2. Through LinkedIn
Ok, this one’s pretty systematic and tedious. But that’s exactly why other people don’t do it, and why it’s a great way to stand out and give yourself a signal boost:
- Go to LinkedIn
- Search you area for “data scientist”, “machine learning engineer”, “data analyst”, or whatever search term is most appropriate.
- Find at last 20 profiles of established data scientists (with >6 months of experience), who seem to have similar technical interests to you and who work at companies that are currently hiring (you can check their company websites to see if that’s the case). Ideally, you should have more in common with them than just the fact that you’re both into data science: NLP, big data/data engineering, computer vision, finance, etc are all great sources of extra common ground.
- Send each a connection request, with an appropriately customized version of the following message:
Hi [their name],
I just saw your profile and found your work on [data analytics for retail / data visualization in real estate / etc] very compelling (it’s an area I’m particularly interested in). I’d love to connect!
- Most of them won’t connect. Some of them will. Track your reach-outs (I recommend Trello). Follow up with the ones that accept your connection request:
Hi [their name],
Thanks for connecting! I’m really interested in learning more about the work you’re doing at [company name]. I’m hoping to work in a similar area, and would love to pick your brain about the challenges of working in the space at some point.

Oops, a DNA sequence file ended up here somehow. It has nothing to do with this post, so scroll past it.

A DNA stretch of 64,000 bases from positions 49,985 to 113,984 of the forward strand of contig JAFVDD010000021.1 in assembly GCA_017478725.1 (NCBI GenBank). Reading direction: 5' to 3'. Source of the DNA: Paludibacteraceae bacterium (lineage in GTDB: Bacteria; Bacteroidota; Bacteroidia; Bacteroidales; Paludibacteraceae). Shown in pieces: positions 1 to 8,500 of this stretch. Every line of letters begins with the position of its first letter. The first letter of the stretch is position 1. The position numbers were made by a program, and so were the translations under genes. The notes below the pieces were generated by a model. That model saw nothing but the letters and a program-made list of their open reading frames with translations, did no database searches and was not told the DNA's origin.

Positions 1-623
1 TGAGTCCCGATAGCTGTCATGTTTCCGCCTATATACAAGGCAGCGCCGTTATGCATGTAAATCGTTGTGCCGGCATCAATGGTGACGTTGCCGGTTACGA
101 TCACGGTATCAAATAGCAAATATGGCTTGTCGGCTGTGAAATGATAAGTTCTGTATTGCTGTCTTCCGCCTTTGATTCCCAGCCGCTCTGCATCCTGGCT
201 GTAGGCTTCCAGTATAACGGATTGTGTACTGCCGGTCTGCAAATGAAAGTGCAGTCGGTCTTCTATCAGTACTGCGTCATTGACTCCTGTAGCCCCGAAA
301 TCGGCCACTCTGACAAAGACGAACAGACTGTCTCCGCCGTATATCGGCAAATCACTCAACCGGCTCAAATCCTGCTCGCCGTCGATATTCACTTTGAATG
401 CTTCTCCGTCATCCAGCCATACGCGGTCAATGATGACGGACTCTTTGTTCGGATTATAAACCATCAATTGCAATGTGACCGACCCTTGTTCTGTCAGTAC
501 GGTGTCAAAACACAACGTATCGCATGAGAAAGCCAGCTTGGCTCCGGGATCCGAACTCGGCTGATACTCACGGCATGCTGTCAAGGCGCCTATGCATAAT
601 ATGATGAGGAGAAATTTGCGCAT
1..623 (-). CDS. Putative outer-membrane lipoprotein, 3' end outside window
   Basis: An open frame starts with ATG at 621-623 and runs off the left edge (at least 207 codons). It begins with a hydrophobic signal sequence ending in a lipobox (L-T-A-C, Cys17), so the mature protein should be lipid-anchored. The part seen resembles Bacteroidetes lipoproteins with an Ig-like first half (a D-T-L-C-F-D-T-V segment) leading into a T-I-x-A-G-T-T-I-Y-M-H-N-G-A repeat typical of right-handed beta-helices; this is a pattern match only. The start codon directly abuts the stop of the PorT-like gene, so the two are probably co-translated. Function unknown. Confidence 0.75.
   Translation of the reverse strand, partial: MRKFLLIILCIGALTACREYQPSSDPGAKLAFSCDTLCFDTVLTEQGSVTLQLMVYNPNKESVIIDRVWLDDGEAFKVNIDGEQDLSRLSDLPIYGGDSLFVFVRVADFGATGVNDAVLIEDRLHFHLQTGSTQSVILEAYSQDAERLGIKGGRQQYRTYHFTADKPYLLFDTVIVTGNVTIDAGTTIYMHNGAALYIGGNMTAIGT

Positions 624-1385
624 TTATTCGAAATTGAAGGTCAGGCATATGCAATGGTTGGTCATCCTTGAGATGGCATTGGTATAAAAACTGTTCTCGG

- If they respond, and they seem open to it, follow up with a third message, asking if they would be willing to meet for coffee [somewhere close to where they work!].
- You may get multiple bites. If you do, great: build your relationship with each person separately. Your goal in each case should be to learn as much as you can about the technical problems that they face in their day-to-day work, so that you can determine whether you’d be in a position to provide added value to their company as an employee. If you don’t think that’s the case, focus on building your skills up before trying to leverage your new connection into an interview.
- If you feel based on your conversations with your new connection(s) that you’d be able to hold your own in the roles they discuss with you, that’s a good sign that you should directly ask them— without pressuring them — whether you’d be a good fit. Listen carefully to their answer: if it’s not an invitation to apply, you can ask (without being pushy) why you’re not a good fit yet.
- A good way to do that: “Thanks for clarifying that for me, it’s very helpful to know where I stand as I continue to build my skills. Where do you think I would most need to improve in order to position myself better for a similar role in the future?” The goal here is to come off as knowledge-hungry and not job-hungry.
- If things go well, ask your new contact if they would be open to meeting with you again once you’ve made a bit more progress, and ask them for their permission to keep them updated as you reach some key skills development milestones (but only if you intend to do so: there’s nothing worse than committing to doing something and not following through).
A general word of caution as you apply these strategies: be genuine, and don’t treat your new contacts as stepping stones. They’ve generously volunteered themselves as nodes in your network, and you should treat them with respect. The data science community — and the tech community more broadly — has developed a strong “pay it forward” ethos, precisely to help aspiring developers overcome the high technical barriers to entry they face when they try to enter the field.
That’s a great thing, and we owe it to each other to keep the good vibes going.
So the best mindset to apply to these situations is to treat your contacts’ time as an investment in you, and to do everything you can to reward that investment and pay it forward the day you get a cold reach-out on LinkedIn by someone whose shoes you once filled.